PORTRAIT AND BIOGRAPHICAL ALBUM
ABRAHAM COY. The subject of this notice may be properly numbered among the most prominent and successful farmers of Beaver Creek Township, Greene County. He was born within its limits November 7, 1820, and is the son of Adam and Catherine (Martin) Coy, who were natives of Frederick County, Md. Adam Coy was born in 1783, and seventeen years later emigrated to this county with his parents, they settling in Beaver Creek Township, where both they and himself spent the remainder of their days, the latter dying at the advanced age of eighty-one years.
The father of our subject did good service as a soldier in the War of 1812, and subsequently settled down to farming, being successful and becoming the owner of four hundred and fifty acres of land; he was twice married. His first wife was Catherine Costler, and there was born to them one child only, a daughter, Catherine, who became the wife of William John. The mother of our subject was the second wife of Adam Coy, and to them there was born a family of eleven children, of whom only five are living, viz.: David, Abraham, Henry, Adam and Nicholas. The deceased are: Jacob, Andrew, Elizabeth, Rebecca, Susan and Peter.
The paternal grandfather of our subject was Leonard Coy, who upon settling in Beaver Creek Township secured thirty-two hundred acres of land. His father was Jacob Coy. The family originated in Germany, from which Jacob Coy, Jr., the great-grandfather of our subject, started with his parents for America. Both parents died on shipboard and were consigned to an ocean burial. Their effects were confiscated by the ship's crew, and thus Jacob, with a young brother and sister, was cast upon the shores of the New World penniless. They were consequently sold to pay their passage, and Jacob, then a youth of eighteen, labored six years for a Pennsylvania planter to free himself and his brother and sister. He was subsequently married and settled in Maryland, where he became well to do and the owner of three hundred and fifty acres of land. Even at the time of his marriage he was so poor that he was obliged to borrow the money to meet the necessary expenses. He finally started for Ohio, going down the river to Cincinnati, where he stopped two months, and when this now flourishing city was simply a collection of sixteen log cabins. After his arrival in this county he purchased thirty two hundred acres of land in Beaver Creek Township, and thereafter surrounded himself with all the comforts of life.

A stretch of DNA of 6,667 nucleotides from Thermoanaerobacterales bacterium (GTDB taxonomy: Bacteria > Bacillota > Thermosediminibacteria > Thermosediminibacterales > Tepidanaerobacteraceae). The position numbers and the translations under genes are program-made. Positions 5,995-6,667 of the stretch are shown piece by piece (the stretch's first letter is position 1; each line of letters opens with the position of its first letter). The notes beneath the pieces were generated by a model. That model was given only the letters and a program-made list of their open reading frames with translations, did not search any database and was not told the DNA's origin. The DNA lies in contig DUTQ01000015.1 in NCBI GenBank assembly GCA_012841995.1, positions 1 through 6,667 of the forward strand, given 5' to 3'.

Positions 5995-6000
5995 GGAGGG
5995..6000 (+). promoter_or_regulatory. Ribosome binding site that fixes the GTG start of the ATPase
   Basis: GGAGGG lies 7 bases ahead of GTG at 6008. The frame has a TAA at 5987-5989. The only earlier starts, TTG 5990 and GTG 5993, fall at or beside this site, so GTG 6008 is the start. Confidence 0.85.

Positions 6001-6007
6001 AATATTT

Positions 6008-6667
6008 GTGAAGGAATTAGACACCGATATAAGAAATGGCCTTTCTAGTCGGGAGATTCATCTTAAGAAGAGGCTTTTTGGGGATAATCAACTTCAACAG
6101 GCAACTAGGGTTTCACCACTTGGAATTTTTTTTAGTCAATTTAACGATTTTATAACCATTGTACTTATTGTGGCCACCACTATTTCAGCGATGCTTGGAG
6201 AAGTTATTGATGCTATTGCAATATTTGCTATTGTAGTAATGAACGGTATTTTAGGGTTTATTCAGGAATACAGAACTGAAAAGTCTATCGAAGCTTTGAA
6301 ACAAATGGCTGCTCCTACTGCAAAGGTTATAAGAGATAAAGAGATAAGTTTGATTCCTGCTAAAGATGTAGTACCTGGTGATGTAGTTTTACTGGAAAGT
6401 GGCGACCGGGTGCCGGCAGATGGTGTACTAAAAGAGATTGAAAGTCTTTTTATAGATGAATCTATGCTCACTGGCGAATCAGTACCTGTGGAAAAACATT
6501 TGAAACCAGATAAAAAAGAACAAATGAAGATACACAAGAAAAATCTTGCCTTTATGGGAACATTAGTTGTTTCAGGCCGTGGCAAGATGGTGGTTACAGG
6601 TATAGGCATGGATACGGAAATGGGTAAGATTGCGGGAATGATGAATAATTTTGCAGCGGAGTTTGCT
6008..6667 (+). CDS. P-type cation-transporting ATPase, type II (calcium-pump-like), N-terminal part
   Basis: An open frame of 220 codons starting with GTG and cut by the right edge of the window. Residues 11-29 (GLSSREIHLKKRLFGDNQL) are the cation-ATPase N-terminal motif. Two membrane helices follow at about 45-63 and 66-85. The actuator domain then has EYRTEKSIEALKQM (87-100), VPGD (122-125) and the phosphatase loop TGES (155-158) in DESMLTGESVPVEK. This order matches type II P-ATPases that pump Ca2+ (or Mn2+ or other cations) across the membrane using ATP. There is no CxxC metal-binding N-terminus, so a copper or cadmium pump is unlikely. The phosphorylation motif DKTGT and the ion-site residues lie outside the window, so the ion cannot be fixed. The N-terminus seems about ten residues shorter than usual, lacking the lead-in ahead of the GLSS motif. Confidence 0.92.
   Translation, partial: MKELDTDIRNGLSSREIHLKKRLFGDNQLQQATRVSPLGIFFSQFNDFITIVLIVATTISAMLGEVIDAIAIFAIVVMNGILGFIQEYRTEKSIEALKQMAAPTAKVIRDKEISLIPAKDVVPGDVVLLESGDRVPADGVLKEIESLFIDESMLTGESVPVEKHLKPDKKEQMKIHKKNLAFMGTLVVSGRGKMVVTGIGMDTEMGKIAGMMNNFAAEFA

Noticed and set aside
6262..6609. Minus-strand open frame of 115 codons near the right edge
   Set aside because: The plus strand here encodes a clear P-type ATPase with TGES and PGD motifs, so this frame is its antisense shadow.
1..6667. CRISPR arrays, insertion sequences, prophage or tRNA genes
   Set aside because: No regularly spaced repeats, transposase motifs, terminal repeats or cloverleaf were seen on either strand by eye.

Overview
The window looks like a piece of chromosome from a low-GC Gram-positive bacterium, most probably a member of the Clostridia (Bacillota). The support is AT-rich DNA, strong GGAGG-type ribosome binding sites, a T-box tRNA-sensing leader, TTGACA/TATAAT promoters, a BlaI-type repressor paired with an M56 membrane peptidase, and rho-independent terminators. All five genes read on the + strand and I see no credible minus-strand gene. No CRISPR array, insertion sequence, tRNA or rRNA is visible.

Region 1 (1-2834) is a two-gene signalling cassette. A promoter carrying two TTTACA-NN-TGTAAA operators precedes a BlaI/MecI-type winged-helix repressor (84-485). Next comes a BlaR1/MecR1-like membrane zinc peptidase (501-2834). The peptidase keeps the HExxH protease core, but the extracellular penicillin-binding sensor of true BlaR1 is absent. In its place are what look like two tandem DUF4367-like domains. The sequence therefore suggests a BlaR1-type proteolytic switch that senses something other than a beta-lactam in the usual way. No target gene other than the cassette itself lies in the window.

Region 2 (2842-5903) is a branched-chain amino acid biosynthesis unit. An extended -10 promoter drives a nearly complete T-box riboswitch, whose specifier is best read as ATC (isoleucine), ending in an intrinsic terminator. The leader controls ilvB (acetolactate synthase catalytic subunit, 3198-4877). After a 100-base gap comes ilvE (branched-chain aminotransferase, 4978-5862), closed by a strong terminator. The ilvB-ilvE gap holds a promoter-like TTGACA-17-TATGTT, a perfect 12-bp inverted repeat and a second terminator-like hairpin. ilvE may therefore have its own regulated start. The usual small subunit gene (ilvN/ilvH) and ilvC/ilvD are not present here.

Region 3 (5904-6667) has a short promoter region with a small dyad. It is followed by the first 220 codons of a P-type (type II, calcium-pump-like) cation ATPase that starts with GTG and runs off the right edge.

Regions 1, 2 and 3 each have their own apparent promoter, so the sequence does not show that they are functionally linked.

Mr. Coy from the time of his boyhood until a man of twenty-five years, after leaving school, occupied himself in farming, then purchased a store at Zimmerman, and engaged in mercantile pursuits for the following ten years. In 1847 he succeeded in having a post-office established there, and was appointed its first Postmaster. In 1855 he sold his store and invested the proceeds in a farm. Two years later he located upon that which he now owns and occupies. This comprises one hundred and sixty-two acres of choice land, which is highly productive, and which is supplied with good buildings, machinery and livestock. Mr. Coy is numbered among the solid men of his township, and both as a farmer and a member of the community, has made for himself a good record.
One of the most interesting and important events in the life of our subject occurred January 25, 1849, when he was united in marriage with Miss Catherine Zimmerman. This lady was born February 23, 1831, in this township, and is the daughter of Jacob and Mary (Shoup) Zimmerman, both of whom were born in Beaver Creek Township, and were children of its earliest pioneers, the former a son of Dr. G. Zimmerman. The children of Mr. and Mrs. Coy, seven in number, were named respectively: Cassius L.; Lewis E., of Dayton; Lodema, the wife of William Stewart; Emma J., Permelia J., Burley J. and Marcellus E. Mrs. Coy belongs to the Dunkard Church.
Sept 26, 1999